An occupational disease is any chronic ailment that occurs as a result of work or occupational activity. It is an aspect of occupational safety and health. An occupational disease is typically identified when it is shown that it is more prevalent in a given body of workers than in the general population, or in other worker populations. The first such disease to be recognized, squamous-cell carcinoma of the scrotum, was identified in chimney sweep boys by Sir Percival Pott in 1775.
Occupational hazards that are of a traumatic nature (such as falls by roofers) are not considered to be occupational diseases. “Under the law of workers’ compensation in many jurisdictions, there is a presumption that specific disease are caused by the worker being in the work environment and the burden is on the employer or insurer to show that the disease came about from another cause. Diseases compensated by national workers compensation authorities are often termed occupational diseases. However, many countries do not offer compensations for certain diseases like musculoskeletal disorders caused by work” (Wikipedia).
The Official Lists of Occupational Diseases
“The new list includes a range of internationally recognized occupational diseases, from illnesses caused by chemical, physical and biological agents to respiratory and skin diseases, musculoskeletal disorders and occupational cancer. Mental and behavioral disorders have for the first time been specifically included in the ILO list. This list also has open items in all the sections dealing with the afore-mentioned diseases. The open items allow the recognition of the occupational origin of diseases not specified in the list if a link is established between exposure to risk factors arising from work activities and the disorders contracted by the worker. The criteria used by the tripartite experts for deciding what specific diseases be considered in the updated list include that: there is a causal relationship with a specific agent, exposure or work process; they occur in connection with a specific work environment and/or in specific occupations; they occur among the groups of workers concerned with a frequency which exceeds the average incidence within the rest of the population; and there is scientific evidence of a clearly defined pattern of disease following exposure and plausibility of cause” (International Labour Organization).
Just a sampling of some of the conditions, disorders, and disease included on this list are:
- Diseases caused by chemical agents- including beryllium, benzene, phosphorus, chromium, arsenic, mercury, nickel, lead, carbon, and many more
- Diseases caused by minerals and other elements- including glycols, ketones, acrylonitrile, thallium, copper, tin, zinc, platinum, ammonia, sulphur oxides, and more
- Diseases caused by chemicals- including pesticides, fertilizers, paints, solvents, gasoline, oil, alcohol, bleach, weed killer, and many, many more.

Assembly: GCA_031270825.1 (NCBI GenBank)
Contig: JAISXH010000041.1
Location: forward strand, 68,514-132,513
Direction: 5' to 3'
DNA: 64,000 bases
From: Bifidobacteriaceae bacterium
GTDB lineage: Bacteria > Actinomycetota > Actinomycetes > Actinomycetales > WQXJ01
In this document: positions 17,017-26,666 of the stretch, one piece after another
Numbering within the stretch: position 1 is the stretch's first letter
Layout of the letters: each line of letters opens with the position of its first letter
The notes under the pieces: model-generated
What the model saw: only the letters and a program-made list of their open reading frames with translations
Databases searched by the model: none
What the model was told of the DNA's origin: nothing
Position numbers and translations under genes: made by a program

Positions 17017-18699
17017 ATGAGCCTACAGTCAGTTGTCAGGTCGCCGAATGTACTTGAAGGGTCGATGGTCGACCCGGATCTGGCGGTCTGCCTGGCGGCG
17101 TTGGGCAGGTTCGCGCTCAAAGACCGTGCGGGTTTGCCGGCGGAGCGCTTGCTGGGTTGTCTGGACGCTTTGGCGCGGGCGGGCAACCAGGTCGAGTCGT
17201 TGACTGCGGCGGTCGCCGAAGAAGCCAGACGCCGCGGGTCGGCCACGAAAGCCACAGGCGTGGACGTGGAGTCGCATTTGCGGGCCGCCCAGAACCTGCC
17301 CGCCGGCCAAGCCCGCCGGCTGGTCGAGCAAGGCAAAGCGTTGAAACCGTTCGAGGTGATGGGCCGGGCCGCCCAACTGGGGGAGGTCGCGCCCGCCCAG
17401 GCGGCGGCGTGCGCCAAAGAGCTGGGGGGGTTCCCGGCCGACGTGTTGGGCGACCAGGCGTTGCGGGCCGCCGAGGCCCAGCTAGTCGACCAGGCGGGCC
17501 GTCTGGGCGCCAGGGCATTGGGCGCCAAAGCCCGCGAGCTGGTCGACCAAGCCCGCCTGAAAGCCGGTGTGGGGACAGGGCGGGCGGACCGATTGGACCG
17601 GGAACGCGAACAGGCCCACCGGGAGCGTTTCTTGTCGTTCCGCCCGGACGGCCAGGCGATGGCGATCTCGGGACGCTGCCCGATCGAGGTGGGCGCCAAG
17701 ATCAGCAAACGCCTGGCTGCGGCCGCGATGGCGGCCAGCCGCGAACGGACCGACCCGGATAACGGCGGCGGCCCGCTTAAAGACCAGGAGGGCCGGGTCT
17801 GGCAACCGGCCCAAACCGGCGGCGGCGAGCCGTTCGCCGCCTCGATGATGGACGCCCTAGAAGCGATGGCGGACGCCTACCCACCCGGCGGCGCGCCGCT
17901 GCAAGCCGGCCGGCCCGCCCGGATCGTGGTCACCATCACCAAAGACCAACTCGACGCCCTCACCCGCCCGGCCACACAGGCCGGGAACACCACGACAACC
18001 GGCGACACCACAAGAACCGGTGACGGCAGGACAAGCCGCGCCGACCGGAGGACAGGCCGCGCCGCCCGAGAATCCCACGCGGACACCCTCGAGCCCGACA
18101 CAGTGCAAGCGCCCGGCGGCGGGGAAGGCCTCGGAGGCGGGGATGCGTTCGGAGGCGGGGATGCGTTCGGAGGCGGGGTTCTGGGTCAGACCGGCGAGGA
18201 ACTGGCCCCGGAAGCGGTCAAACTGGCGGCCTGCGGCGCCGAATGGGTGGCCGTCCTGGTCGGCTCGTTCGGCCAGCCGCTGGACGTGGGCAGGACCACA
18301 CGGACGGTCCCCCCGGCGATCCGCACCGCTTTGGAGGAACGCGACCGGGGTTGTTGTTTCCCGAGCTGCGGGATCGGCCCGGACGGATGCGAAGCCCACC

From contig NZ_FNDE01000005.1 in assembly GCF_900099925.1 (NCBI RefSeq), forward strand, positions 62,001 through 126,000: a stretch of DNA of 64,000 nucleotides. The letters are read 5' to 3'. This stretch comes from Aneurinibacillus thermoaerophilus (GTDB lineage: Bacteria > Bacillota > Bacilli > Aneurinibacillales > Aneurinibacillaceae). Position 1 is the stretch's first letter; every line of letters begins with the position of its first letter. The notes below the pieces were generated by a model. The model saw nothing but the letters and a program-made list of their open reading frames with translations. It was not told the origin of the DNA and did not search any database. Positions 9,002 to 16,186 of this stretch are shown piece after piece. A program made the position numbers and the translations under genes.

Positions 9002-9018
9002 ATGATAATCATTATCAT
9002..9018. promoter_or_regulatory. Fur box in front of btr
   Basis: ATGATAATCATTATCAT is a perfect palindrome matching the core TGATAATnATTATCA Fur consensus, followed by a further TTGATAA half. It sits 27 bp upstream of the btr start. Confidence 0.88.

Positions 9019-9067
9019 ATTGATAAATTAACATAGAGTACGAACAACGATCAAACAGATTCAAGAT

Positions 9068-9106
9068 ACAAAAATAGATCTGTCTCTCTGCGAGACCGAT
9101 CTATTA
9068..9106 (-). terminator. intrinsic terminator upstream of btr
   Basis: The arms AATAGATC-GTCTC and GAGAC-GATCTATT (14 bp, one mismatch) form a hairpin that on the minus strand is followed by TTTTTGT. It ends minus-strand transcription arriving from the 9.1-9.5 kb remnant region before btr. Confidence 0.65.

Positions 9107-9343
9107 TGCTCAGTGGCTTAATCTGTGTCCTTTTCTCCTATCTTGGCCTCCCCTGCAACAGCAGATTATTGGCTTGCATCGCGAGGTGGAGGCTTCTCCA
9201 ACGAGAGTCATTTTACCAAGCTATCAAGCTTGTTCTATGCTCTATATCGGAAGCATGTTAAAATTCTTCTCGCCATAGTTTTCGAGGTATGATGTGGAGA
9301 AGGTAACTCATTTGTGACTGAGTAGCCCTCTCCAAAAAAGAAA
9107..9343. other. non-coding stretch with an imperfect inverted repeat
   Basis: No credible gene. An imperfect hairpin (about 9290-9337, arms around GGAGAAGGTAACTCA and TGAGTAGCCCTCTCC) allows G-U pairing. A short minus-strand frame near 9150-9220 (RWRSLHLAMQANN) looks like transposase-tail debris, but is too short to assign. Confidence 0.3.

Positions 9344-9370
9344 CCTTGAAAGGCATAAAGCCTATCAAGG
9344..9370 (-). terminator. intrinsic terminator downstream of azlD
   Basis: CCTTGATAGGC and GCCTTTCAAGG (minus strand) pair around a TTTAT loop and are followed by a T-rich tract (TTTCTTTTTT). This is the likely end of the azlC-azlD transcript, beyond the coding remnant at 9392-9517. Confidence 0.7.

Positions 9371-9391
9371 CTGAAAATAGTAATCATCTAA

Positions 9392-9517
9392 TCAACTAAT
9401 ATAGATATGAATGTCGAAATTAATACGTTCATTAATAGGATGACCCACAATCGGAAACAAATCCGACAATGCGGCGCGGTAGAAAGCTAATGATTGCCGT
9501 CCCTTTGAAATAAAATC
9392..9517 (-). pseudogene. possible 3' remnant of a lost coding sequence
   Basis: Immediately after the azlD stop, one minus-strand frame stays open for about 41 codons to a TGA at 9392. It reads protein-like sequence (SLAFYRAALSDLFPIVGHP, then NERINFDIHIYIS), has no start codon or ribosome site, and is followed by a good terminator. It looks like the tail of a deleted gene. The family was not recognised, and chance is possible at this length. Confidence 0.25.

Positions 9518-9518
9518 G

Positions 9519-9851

- Diseases caused by physical agents – Hearing impairment from workplace noise, problems caused by vibration, diseases caused by compressed or decompressed air, problems associated with ionizing radiations, issues with exposure to ultraviolet, visible light, infrared radiations, and exposure to extreme temperatures among others.
- Biological agents and infectious or parasitic diseases – including Brucellosis, Hepatitis viruses, HIV, Tetanus, Tuberculosis, Toxic or inflammatory syndromes, Anthrax, Leptospirosis, Mesothelioma, and more.
- Respiratory diseases, skin diseases, muscle disease, bone disease, mental disease, behavioral disorders, blood and circulatory disorders, cancer, and more.
Getting the Help You Need
The saddest part of the story for many who end up suffering the effects of occupational diseases is learning to survive after their injury. They and their families often struggle to get the help they deserve and so desperately need. This story from Lancaster Pennsylvania a few years ago highlights this tragic situation: “Finding the first bit of evidence that Gene Cooper’s job damaged his brain and destroyed his health was the easy part. That only took his wife four years, eight doctors, and at least a dozen tests. The hard part: getting his former employer to pay. Eight years have passed since Sandra Cooper filed a workers’ compensation claim on her husband’s behalf. She prevailed after 4½ years of wrangling, when a judge agreed that chemical exposure on the job at a flooring factory was the reason Gene Cooper—a bright father of two with a quirky sense of humor—had transformed into a nursing-home patient who couldn’t speak and sometimes stared into space when his family visited. That was 2012. Sandra Cooper is still trying to get medical bills and lost wages covered today, nearly two years after he died” (Slate).
We are here to help make sure this does not happen to you and your family so give an experienced workers compensation attorney a call today.